Going into this campaign, their goals were simple: They wanted guests to interact with the wall, and submit photos of what they designed into their contest. Because they had never previously launched an on-property social media campaign, projections were kept realistic:

  • Press coverage across 5-10 online publications
  • 1,000 new fans/followers across major social media channels (primarily Instagram & Twitter)

To give the campaign a push, they made some additional efforts. For instance, they utilized their relationship with Offerpop to create a “hashtag gallery” website which pulled in images and videos using their hashtag, and had built-in social media sharing capabilities. This link was used in all of their cross-channel integrated marketing efforts (social media, PR, etc.), to show fans the designs that have already been created, and encourage them to stay or stop by to create something themselves. One example of how their overall social media strategy was revitalized throughout the campaign was to accommodate cross-channel “Masterpiece Monday” posts – highlighting their favorite creation from the previous week, with an additional strategy of reminding their followers the wall was still there and the campaign was still happening.

Guest participation was exceptionally strong. The wall served as on-property entertainment, and generated campaign media coverage in more than 25 online publications that collectively receive 26.8 million unique monthly visitors. Online publications included The New York Times, CNN, Condé Nast Traveler, HotelsMag.com, Art Nerd New York, Examiner.com, NewYork.com, News.com.au, and more.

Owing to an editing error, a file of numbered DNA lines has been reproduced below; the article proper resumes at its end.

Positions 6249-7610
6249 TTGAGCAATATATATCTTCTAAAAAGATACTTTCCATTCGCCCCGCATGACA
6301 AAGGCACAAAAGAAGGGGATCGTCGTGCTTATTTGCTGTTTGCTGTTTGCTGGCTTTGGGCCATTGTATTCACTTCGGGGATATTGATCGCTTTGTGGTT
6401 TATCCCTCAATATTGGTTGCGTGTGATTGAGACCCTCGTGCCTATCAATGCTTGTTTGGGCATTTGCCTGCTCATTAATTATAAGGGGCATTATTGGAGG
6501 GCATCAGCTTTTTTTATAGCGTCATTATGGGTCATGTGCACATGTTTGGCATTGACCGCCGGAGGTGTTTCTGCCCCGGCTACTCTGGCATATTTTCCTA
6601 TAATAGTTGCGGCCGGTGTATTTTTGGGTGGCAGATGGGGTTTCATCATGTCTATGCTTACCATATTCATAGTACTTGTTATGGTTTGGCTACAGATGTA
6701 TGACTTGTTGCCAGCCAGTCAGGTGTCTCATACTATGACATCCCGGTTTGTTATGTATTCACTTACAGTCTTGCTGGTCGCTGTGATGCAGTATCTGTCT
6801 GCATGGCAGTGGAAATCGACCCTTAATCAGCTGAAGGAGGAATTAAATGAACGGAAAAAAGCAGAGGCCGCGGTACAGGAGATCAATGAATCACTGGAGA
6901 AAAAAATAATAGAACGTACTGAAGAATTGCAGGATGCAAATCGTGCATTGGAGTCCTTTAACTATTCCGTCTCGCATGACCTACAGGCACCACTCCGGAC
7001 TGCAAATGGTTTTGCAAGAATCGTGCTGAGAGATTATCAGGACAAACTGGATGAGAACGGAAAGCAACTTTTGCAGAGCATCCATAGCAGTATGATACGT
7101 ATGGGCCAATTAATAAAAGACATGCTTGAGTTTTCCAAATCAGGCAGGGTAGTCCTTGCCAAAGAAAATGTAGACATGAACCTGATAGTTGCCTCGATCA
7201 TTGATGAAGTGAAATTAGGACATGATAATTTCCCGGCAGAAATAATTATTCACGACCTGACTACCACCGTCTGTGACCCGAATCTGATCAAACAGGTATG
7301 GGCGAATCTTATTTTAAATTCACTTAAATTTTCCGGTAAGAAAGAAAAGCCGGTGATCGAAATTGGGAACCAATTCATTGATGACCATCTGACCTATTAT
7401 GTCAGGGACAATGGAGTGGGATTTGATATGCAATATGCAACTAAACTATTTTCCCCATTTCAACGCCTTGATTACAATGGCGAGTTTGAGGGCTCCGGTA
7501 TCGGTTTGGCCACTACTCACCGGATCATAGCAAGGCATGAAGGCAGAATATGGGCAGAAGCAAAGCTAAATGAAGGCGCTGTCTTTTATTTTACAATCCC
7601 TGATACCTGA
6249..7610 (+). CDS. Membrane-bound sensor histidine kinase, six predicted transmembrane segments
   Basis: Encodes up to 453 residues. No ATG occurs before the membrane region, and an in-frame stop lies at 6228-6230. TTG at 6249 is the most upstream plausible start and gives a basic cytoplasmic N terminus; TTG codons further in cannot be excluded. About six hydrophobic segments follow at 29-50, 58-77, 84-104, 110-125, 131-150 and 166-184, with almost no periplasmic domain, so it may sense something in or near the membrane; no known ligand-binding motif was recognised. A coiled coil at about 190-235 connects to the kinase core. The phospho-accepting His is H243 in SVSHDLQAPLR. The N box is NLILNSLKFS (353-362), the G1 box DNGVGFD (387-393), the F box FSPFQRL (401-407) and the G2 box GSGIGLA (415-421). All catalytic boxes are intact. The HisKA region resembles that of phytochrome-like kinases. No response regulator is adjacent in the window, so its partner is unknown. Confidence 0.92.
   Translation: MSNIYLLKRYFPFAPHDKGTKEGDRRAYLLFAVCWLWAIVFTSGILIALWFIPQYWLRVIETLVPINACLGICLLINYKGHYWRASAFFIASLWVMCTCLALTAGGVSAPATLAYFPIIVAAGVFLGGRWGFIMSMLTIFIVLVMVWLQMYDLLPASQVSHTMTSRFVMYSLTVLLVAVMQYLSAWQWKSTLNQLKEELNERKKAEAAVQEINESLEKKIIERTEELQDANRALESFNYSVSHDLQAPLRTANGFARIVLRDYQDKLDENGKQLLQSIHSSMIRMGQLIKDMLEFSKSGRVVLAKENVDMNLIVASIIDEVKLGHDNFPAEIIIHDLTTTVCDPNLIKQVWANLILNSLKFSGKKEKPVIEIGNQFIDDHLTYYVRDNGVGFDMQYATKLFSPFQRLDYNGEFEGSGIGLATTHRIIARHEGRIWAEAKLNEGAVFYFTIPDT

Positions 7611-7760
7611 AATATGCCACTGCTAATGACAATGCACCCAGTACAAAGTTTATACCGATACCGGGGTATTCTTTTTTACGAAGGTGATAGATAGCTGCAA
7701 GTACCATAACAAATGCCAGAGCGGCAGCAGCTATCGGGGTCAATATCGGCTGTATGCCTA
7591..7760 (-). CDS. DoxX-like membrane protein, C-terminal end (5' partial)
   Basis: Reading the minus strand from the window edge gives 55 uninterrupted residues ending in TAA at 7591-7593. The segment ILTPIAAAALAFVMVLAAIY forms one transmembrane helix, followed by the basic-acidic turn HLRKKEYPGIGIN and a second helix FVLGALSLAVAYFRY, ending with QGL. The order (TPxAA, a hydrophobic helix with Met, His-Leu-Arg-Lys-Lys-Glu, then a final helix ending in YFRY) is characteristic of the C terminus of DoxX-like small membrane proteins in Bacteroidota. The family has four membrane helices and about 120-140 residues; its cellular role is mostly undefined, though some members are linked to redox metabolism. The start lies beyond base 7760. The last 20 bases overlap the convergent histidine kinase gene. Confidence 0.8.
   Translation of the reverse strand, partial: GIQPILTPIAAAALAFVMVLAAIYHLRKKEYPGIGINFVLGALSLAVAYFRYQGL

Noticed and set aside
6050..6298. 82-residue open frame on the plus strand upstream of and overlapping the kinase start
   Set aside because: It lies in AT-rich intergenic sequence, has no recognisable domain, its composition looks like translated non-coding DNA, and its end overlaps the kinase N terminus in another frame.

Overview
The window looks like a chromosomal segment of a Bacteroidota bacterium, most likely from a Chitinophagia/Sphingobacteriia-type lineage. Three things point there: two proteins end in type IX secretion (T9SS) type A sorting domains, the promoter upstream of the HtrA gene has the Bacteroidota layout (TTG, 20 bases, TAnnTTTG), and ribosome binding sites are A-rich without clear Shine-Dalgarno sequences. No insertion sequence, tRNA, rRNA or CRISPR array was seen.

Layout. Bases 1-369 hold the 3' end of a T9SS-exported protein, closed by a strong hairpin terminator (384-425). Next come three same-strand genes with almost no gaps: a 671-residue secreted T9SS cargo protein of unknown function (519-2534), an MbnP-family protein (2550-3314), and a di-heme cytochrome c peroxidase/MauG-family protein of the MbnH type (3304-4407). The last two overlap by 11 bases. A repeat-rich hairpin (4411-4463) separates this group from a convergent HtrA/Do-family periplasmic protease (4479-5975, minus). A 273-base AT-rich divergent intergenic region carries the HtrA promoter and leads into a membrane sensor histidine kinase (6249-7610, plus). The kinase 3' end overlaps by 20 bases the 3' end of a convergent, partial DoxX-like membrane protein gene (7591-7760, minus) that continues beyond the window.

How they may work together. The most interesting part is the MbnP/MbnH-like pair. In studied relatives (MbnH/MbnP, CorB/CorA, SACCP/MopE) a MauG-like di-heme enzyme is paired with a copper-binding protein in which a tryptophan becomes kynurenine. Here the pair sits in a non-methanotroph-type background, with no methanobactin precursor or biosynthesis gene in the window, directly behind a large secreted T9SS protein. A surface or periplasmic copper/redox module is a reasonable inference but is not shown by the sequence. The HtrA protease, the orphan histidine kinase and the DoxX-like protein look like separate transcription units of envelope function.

The social media campaign generated:

  • Instagram: 103% follower growth
  • Facebook: 4.5% fan growth
  • Twitter: 4.5% follower growth
  • Pinterest: 13.5% follower growth

Overall, they reached 1000 fans and followers across social channels.  The duration of the campaign generated over 550 Twitter mentions (a 7.5% increase in overall mentions from Q4 2013) and received positive sentiment across Twitter (50% Enjoyment/Elation, 29% Affection/Friendliness, and 21% Amusement/Excitement).

The Hashtag Gallery received 8.5k unique visitors. Overall, the hashtag generated 266 submissions (52% through Instagram, 48% through Twitter).

Jo also made it very clear that not every idea works.  The Lego Wall idea worked beautifully, yet the video they created for April Fool’s day didn’t generate much viral traction. She also holds weekly meeting with her team to brainstorm ideas. She emphasizes the need to fail quickly and keep testing your ideas.

That’s what marketing is all about.  Fail quickly and keep trying. There is no short cut.  Jo, thank you for sharing your story.

Here is the 2-minute video about Yotel.  If you are travelling to NYC, you should give this hotel a try!

https://www.youtube.com/watch?v=hlMVWNSSJ1Y

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Pam Didner Headshot
Author

Pam Didner

Posted on

June 17, 2014

Category
Global Marketing